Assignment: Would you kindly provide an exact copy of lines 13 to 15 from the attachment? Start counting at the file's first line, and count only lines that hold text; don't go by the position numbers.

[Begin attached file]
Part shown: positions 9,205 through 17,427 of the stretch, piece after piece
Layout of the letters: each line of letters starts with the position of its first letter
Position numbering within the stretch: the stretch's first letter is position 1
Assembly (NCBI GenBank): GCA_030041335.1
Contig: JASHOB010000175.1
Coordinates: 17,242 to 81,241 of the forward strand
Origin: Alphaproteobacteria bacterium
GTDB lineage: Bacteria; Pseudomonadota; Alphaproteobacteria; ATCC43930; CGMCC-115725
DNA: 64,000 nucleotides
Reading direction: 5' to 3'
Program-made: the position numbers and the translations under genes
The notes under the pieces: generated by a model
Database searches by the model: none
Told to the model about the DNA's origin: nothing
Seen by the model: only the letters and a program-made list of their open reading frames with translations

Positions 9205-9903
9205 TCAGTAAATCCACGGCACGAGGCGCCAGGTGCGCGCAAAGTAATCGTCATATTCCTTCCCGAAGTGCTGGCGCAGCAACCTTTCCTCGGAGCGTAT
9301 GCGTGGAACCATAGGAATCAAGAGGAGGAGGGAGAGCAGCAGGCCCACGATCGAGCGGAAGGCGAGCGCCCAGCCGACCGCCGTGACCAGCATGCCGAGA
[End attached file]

Database searches by the model: none
Told to the model about the DNA's origin: nothing
Seen by the model: only the letters and a program-made list of their open reading frames with translations